History Faculty Publications and Presentations

"From the Moment I Made My Wedding Vows My Suffering Began": Calidad in the Nineteenth-Century Mexican Borderlands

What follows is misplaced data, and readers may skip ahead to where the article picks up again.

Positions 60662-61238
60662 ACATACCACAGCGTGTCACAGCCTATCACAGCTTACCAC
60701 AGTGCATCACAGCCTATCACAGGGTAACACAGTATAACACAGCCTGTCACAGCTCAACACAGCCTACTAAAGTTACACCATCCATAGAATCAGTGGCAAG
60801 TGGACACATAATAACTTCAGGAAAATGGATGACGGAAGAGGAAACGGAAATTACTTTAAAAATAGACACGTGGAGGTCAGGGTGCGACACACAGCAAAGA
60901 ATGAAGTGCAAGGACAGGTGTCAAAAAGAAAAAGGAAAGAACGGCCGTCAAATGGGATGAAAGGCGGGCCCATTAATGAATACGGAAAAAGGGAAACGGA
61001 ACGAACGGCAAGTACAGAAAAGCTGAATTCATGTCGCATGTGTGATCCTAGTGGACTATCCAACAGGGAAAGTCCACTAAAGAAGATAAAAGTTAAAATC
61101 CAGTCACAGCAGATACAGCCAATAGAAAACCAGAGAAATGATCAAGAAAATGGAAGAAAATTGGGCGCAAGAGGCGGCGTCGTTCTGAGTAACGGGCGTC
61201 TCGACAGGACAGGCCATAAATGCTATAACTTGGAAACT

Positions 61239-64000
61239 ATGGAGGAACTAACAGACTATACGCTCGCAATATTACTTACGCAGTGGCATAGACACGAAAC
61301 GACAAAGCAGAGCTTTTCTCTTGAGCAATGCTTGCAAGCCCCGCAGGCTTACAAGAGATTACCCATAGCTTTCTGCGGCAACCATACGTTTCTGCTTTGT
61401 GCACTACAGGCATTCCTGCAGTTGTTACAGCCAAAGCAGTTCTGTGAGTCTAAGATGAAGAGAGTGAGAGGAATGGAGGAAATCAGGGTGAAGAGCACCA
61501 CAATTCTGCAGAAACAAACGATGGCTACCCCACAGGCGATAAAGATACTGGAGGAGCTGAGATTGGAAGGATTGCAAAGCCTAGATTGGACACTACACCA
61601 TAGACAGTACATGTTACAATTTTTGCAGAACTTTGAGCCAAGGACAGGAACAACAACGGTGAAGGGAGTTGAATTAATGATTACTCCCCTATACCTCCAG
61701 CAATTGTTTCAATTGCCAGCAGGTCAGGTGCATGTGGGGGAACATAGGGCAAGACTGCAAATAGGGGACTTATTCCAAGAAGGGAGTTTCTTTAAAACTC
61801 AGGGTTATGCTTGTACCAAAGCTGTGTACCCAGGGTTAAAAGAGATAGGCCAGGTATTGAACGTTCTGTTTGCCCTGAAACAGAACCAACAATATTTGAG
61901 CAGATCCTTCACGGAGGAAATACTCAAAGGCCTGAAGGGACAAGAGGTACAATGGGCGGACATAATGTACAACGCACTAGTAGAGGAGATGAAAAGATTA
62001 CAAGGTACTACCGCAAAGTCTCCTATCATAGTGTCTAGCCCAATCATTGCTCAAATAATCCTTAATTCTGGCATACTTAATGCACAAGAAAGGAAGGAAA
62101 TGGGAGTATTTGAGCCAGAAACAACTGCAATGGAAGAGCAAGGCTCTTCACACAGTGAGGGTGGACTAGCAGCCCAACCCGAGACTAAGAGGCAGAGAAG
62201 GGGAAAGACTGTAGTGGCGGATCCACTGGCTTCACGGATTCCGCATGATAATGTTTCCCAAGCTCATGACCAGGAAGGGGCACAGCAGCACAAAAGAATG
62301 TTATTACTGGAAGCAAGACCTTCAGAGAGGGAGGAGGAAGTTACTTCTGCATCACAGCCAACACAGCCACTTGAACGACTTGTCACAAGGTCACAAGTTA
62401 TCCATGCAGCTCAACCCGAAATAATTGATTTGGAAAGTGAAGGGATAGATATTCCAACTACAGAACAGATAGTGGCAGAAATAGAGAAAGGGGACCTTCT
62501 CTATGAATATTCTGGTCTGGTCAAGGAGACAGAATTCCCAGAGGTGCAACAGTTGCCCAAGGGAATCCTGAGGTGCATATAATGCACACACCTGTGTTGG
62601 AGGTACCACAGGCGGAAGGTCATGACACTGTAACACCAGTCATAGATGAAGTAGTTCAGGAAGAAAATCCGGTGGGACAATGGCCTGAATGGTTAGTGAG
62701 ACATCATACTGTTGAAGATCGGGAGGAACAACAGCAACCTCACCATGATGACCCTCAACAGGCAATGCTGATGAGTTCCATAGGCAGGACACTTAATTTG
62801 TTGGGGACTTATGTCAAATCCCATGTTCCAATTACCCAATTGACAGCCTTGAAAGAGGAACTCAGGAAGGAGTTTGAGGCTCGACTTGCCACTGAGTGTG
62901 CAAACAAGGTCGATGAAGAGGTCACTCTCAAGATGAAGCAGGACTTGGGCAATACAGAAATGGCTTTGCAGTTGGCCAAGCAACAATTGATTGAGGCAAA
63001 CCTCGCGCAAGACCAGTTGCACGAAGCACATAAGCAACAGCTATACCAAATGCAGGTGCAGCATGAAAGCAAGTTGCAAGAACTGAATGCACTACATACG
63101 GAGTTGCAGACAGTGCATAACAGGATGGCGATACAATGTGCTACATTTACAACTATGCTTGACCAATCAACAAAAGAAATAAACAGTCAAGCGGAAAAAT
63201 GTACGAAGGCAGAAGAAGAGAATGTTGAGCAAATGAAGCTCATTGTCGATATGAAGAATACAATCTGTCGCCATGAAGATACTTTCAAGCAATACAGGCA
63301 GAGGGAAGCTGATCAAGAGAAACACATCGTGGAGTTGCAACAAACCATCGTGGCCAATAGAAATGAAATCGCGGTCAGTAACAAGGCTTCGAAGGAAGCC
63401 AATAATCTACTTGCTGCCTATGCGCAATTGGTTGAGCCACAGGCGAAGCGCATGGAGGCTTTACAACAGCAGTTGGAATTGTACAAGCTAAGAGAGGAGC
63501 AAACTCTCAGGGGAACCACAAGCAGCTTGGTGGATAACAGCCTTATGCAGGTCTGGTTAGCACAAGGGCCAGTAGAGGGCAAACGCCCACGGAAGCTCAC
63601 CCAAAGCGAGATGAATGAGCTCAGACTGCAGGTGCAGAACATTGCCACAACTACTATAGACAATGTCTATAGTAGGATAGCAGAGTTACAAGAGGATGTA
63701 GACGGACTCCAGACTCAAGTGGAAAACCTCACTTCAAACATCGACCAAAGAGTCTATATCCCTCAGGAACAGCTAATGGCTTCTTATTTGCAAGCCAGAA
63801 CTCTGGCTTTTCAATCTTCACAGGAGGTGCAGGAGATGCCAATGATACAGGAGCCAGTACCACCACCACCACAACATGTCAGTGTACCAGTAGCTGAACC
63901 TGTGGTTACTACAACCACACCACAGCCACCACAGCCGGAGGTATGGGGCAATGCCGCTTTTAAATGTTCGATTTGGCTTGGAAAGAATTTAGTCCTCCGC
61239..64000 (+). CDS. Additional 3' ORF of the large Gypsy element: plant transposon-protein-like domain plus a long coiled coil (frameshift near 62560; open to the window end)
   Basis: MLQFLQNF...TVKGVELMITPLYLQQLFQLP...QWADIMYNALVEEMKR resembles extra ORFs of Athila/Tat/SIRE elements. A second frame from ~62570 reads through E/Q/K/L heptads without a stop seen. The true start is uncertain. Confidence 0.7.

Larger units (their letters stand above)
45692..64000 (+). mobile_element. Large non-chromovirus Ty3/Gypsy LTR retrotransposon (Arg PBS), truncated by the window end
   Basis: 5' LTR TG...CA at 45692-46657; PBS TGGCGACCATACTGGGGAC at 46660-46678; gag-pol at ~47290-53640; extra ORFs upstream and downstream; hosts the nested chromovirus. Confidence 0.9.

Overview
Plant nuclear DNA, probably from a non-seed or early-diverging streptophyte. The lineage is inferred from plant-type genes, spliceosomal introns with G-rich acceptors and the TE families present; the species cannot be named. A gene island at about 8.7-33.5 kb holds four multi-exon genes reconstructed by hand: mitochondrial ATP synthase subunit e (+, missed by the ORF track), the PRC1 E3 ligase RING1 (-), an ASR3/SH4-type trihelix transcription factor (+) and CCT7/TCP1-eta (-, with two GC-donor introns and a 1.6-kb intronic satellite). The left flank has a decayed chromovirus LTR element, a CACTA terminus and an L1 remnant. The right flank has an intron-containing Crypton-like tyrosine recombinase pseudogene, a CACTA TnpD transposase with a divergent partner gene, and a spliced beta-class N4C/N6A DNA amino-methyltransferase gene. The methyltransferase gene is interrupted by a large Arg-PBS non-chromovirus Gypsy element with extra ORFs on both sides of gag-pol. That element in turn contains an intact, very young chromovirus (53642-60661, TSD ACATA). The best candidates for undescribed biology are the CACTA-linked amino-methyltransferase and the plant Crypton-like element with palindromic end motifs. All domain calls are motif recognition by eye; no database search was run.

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Bárbara Aguirre's divorce case in Chihuahua, Mexico during the 1830s provides a case study of how people of this northern frontier state debated ideas about gender, class, race, and honor in the complex social matrix of calidad. Calidad provided a framework in which Aguirre and her estranged spouse, Francisco Velarde, contested each other's claims before authorities and the larger community of Paso del Norte. In a series of testimonies that comprise some of the most extensive statements by a woman of the Mexican borderlands in this era, Aguirre boldly asserted her rights as a citizen and property owner in the face of an abusive husband. Nevertheless, Aguirre had to negotiate a highly patriarchal order where male legal counsel, witnesses, priests, and civil officials stood in judgment of her personal conduct and methodically verified her claims of physical and emotional abuse. This article illustrates how residents of northern Mexico engaged calidad and attendant concepts of gender and social status in their everyday lives during a time of rapid political and social change. As such, it contributes to a better understanding of the social history of Mexico's northern borderlands and Latin America at large during the age of independence and national formation.


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